While we write back and forth, please keep in mind that I do not know what you already know or don't know, or with what you need help, unless you tell me.
There can also be a delay of an hour or more in between my answers because I may be helping other customers or taking a break.
Can you please tell me what city and state you're in? I can't see it from what I see on my screen right now.
Some states have ways out and some don't.
By the way, the manager is full of it. In every state they have the duty to mitigate damages by making a good faith effort to re-lease the unit. So, it's likely to get leased again, in which case you wouldn't be liable for an entire year.
I'll look forward to hearing from you,
Jane Doe Deer
I found a goldmine of landlord tenant information here: http://www.jud.state.ct.us/lawlib/Law/landlord.htm
What I was looking for was reasons under the landlord tenant law that would allow your to legally break your lease.
OK, first of all, here is the landlord tenant law: http://www.cga.ct.gov/2007/pub/Chap830.htm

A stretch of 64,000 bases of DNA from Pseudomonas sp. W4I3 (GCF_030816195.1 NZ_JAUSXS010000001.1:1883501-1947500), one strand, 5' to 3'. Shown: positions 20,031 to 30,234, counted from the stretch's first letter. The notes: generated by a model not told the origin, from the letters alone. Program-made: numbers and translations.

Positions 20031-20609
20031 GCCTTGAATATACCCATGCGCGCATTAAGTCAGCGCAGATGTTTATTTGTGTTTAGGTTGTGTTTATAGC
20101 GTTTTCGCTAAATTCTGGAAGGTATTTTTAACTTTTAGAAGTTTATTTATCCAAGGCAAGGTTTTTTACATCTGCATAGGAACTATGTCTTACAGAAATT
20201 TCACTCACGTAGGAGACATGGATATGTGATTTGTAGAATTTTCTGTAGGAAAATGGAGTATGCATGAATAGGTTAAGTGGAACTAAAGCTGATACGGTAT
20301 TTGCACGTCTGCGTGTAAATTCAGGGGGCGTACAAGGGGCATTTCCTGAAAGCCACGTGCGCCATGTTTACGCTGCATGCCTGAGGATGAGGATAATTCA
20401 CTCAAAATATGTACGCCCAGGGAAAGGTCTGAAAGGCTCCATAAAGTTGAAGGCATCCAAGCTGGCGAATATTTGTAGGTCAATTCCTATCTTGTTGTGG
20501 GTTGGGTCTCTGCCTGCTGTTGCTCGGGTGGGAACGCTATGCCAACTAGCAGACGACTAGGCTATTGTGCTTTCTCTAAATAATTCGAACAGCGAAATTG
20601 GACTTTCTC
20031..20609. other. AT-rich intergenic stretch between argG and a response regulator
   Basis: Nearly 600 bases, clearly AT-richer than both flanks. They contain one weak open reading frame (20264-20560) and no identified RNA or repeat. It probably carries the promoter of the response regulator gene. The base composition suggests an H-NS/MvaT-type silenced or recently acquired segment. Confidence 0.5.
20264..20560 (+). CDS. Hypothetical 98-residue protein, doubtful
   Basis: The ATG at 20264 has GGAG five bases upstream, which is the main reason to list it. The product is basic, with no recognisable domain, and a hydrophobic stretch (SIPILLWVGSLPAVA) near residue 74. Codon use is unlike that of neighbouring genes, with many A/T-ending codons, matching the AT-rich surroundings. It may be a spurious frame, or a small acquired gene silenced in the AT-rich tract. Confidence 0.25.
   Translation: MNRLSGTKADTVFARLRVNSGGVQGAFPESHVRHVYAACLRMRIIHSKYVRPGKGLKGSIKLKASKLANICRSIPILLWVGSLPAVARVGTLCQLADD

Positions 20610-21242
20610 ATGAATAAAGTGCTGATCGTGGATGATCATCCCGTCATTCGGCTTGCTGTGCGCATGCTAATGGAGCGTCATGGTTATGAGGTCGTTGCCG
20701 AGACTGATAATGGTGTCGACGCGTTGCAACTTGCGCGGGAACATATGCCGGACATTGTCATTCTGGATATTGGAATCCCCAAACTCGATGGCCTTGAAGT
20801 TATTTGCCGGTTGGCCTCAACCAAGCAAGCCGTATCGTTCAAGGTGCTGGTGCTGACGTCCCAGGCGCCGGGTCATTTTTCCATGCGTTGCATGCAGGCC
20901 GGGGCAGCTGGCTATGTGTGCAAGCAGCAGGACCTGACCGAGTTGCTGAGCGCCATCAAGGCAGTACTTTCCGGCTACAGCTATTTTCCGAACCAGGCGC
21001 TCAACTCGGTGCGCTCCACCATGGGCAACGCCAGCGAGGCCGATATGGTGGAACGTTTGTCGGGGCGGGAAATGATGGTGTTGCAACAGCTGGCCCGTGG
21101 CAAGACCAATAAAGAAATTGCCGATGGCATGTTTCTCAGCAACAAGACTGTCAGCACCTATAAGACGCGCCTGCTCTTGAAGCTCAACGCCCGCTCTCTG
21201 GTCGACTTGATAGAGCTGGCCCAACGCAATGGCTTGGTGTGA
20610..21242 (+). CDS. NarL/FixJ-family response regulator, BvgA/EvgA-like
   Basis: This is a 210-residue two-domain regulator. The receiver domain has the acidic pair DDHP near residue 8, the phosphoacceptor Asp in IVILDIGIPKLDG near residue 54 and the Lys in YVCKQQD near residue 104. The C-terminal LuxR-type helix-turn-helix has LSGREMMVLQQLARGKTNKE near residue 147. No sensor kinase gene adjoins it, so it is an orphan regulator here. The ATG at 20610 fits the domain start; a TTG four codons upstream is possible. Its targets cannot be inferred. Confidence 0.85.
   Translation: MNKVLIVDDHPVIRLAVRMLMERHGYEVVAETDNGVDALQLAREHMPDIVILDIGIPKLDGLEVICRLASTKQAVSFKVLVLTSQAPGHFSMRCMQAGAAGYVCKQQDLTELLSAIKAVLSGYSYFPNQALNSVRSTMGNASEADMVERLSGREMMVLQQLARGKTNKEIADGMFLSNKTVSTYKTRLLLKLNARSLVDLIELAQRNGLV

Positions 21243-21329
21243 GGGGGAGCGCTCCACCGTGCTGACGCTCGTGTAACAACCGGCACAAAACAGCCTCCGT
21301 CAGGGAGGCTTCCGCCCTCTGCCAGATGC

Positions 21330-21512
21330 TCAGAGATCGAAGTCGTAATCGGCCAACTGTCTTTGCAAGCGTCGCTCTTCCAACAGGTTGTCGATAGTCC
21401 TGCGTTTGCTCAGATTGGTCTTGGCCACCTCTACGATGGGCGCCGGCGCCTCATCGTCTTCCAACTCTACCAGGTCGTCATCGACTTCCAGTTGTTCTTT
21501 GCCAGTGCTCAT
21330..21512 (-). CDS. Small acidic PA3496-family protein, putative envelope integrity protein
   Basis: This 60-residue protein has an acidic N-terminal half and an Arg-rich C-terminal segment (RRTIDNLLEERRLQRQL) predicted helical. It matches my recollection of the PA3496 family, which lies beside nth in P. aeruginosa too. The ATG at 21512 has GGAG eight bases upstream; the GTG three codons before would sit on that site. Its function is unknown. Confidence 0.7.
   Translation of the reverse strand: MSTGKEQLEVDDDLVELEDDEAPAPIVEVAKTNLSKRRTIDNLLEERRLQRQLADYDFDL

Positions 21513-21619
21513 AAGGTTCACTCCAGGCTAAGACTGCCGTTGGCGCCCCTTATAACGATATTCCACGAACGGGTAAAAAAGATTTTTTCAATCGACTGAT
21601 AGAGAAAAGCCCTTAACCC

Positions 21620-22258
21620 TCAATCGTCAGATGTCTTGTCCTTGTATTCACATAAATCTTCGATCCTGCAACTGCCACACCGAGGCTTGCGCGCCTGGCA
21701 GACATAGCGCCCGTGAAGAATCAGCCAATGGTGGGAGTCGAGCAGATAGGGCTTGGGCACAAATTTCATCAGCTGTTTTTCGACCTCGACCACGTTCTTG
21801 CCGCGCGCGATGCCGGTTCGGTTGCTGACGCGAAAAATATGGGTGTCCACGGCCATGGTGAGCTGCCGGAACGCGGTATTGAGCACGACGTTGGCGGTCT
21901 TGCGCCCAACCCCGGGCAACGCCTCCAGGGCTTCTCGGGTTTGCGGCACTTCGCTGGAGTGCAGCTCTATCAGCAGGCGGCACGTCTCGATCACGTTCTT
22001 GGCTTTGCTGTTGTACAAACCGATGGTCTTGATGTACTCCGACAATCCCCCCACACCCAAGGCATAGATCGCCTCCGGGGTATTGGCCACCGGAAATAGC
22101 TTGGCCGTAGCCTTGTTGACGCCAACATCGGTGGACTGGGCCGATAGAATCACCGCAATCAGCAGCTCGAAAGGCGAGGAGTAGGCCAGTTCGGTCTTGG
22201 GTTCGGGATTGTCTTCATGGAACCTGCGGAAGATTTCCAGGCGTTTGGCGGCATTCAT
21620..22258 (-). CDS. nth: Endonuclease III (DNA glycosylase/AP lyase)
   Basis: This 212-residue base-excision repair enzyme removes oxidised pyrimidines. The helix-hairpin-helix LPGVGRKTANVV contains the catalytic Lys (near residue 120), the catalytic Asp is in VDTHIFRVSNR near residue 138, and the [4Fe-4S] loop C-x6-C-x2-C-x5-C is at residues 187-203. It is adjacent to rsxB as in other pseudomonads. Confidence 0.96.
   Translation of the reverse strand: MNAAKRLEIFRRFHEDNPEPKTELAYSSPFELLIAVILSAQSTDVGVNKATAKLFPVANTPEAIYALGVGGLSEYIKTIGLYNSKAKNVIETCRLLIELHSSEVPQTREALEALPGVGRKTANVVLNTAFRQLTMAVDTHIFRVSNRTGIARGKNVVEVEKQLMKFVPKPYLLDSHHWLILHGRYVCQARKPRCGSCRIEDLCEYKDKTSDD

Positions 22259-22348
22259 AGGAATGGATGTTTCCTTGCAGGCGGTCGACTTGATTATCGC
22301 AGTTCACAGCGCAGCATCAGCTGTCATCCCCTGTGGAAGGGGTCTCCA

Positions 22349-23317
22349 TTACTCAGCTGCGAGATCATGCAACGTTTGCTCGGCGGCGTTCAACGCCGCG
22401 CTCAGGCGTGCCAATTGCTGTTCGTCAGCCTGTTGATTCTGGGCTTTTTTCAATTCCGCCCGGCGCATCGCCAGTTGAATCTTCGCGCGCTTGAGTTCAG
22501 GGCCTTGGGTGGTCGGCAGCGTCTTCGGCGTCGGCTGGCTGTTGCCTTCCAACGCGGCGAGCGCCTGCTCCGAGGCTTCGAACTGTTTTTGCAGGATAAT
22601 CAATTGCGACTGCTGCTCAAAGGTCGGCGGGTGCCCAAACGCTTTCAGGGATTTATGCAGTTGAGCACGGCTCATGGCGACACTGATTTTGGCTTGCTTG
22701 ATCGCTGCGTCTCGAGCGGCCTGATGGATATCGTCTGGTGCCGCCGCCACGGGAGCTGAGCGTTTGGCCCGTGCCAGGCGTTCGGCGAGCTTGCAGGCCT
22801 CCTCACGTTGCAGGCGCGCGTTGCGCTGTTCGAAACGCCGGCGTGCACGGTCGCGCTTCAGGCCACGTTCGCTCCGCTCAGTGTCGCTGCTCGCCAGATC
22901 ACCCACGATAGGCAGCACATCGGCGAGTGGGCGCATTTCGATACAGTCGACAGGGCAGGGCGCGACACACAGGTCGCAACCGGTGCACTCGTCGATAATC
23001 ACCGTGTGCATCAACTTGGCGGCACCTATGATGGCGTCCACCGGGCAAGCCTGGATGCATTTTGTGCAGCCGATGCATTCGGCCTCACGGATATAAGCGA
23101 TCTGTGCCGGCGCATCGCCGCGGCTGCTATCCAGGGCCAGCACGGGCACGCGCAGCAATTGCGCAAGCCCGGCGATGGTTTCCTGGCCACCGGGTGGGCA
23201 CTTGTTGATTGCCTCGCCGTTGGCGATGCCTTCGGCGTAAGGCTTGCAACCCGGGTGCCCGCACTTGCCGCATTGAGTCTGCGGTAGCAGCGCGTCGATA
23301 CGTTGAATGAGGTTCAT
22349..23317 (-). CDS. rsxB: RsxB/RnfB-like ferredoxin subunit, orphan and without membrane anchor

Please look at these sections, dealing with abandonment and remedies
Sec. 47a-11a. Abandonment of unit by tenant.Sec. 47a-11b. Abandonment of unit by occupants. Landlord's remedies.Sec. 47a-11c. Breach of rental agreement by tenant. Measure of damages.
Sec. 47a-12. Breach of agreement by landlord. Tenant's remedies.
Unfortunately, the law doesn't seem to be of a lot of help to you. In some states, the law includes some specific reasons for being ok to break a lease.
Please read all the fine print on your lease agreement and see what you've agreed to as far as moving out is concerned.
I want to note that landlord/tenant law aside, you could probably win this on basis contract law arguments, such as you didn't receive the benefit of your bargain.
Do you know whether a lot of units in your building are empty? If not, you may be liable for a month or two's rent but not a whole year, because they'll just rerent it. The manager is just trying to scare you.
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